Thursday Island

Thursday Island, also known as TI or Waiben, is the administrative and commercial centre of the Torres Strait Islands. Lying 39 kilometres north of Cape York Peninsula in the Torres Strait, Thursday Island has an area of about 3.5 square kilometres and an estimated population of 3,500. The highest point on Thursday Island, standing at 104 metres above sea level, is Milman Hill, a World War II defence facility.

Visitors to Thursday Island can experience one of Australia's Indigenous cultures, local art, community markets, relics of the pearling industry, colonial architecture and tours of significant sites from World War II.

Thursday Island Cemetery

The cemetery reflects the history of occupation since the settlement of T.I in the late 1800's. Muslims, Buddists, Japanese, Pacific Islanders and Torres Strait Islanders rest peacefully within the 3 hectare cemetery.

There are over 700 Japanese graves on Thursday Island, many of Japanese pearl divers who began arriving in the 1890s when the pearling industry began. In 1979, a memorial commemorating the fallen was erected at the Thursday Island Cemetery by the Japanese Consulate.

Green Hill Fort

Built between 1891-1893 as part of Australia's defence against a possible Russian invasion. It was eventually decommissioned some time in 1927 and the buildings were demolished and the guns were spiked. Green Hill is a small grassy hill about 58 metres above sea level at the western end of Thursday Island. The Fort was reactivated during WWII and was used as a Signals and Wireless Station The main change to the fort was the filling of the doorway to the Artillery Store by the Royal Australian Engineers with reinforced concrete in 1942. There is evidence of some small Seaward defence emplacements on the grassy slopes for machine gun emplacements.

About Thursday Island

The Thursday Island township is noteworthy for being the most northerly town in Australia. It is the administrative centre of the Shire of Torres. The Torres Strait Campus of the Tropical North Queensland TAFE Institute located on the island next to the high school is the leader in education for the Torres Strait. The economy of the island is supported by pearling and fishing, as well as a fast-developing tourism industry, with perhaps the most famous tourists being novelist Somerset Maugham and Banjo Paterson.

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The island has been populated for thousands of years by the Melanesian Torres Strait Islanders, who named the island Waiben, thought to mean 'no water or place of no water', owing to the scarcity of fresh water on the island. In 1877, an administrative centre for the Torres Strait Islands was set up on the island by the Queensland Government and by 1883 over 200 pearling vessels were based on the island.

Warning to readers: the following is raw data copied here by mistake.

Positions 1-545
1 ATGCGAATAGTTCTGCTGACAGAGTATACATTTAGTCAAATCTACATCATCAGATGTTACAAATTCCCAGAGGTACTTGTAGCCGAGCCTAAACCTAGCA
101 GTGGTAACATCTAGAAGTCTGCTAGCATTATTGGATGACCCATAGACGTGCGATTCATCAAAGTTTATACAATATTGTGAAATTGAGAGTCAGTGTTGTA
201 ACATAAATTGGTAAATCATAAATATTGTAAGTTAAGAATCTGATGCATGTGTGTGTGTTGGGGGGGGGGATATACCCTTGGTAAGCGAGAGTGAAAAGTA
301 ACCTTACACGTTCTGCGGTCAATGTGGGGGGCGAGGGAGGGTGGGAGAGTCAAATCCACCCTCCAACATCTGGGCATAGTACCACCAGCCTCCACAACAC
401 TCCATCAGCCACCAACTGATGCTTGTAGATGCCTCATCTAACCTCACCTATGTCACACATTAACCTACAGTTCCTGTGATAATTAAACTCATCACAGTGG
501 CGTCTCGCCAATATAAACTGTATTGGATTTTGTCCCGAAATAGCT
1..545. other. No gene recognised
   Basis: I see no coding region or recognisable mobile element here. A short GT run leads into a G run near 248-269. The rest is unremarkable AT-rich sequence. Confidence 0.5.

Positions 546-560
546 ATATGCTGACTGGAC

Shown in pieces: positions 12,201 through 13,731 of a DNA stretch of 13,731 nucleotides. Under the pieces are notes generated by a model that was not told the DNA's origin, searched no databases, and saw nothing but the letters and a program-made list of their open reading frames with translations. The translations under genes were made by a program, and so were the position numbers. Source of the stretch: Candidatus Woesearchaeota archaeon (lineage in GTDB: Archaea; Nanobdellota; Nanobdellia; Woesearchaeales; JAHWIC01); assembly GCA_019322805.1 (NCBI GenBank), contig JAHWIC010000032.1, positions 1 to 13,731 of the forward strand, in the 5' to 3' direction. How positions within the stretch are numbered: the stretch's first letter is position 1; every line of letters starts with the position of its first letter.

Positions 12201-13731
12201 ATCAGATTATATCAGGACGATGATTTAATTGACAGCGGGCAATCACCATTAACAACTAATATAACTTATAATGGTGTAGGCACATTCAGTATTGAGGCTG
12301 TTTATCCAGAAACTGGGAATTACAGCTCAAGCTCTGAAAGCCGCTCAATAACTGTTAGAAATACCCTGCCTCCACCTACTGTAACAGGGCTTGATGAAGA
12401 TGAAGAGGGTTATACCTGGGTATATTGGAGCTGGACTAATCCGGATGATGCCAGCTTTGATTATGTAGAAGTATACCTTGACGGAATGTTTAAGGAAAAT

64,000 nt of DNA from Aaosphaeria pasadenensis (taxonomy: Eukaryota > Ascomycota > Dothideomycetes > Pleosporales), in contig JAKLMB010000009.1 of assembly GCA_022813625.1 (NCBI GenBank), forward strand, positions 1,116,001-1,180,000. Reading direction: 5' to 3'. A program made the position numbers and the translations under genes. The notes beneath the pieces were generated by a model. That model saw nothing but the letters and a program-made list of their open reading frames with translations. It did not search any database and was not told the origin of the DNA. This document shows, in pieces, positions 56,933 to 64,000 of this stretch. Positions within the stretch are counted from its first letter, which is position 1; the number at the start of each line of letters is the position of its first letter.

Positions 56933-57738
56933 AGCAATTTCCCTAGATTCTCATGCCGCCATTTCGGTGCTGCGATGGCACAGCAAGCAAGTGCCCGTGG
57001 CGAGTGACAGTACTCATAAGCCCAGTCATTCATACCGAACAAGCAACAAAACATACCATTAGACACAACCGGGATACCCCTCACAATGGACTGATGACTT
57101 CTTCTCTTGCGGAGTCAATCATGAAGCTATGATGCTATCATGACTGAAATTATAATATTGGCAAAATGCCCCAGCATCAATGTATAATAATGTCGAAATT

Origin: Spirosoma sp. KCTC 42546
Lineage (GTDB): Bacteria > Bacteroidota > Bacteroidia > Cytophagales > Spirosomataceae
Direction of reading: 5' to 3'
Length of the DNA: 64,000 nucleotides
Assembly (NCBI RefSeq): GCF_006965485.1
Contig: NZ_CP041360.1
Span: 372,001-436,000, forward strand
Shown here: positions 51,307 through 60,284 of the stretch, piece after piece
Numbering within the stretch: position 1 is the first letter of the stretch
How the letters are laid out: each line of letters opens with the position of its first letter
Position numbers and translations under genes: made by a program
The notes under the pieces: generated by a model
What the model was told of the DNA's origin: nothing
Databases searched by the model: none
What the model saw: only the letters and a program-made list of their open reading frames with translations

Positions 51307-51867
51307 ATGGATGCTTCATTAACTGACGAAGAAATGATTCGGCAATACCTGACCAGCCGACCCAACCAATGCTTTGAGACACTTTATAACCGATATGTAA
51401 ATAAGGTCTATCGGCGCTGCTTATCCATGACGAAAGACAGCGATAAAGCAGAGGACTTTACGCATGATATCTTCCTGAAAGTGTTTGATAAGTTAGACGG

A lucrative pearling industry was founded on the island in 1885, attracting workers from around Asia, including Japan, Malaya and India, seeking their fortune. Additionally, many south Pacific Islanders were also imported to work in the industry, many against their will. While the pearling industry has declined in importance, the mix of cultures is evident to this day. The pearling industry centred on the harvesting of pearl shell, which was used to make shirt buttons. Pearls themselves were rare and a bonus for the owner or crew. The boats used were a very graceful two-masted lugger with, in good times, a stern diver, one midships, and one diver off the bow.

The fear of Russian invasion lead to a fort on Battery Point being built in 1892 to protect the island. During World War II, Thursday Island became the military headquarters for the Torres Strait and was a base for Australian and United States forces. As a result, the island was bombed by the Japanese in 1942, which saw the evacuation of civilians from the island. They did not return until after the end of the war.

The island was mostly spared from bombing in World War II, due, it was thought, to it being the burial place of many Japanese pearl shell divers. However, neighbouring Horn Island was extensively bombed. It had an air base there, used by the Allies to attack parts of New Guinea. Following the conclusion of the war the island tradition of a no footwear policy was reinstated in respect for the ancient spirits believed to reside on the island.

In the 1950s the CSIRO attempted to establish a cultured pearl industry and in the 1970s there was an attempt to farm green turtles.

The Melanesian background of the Thursday Islanders became an issue in the 1970s, when Papua New Guinea sought to include the Torres Strait Islands within its borders. The Torres Strait Islanders insisted that they were Australians, however, and after considerable diplomatic discussion all of the Torres Strait, including Thursday Island, remained part of Australia.

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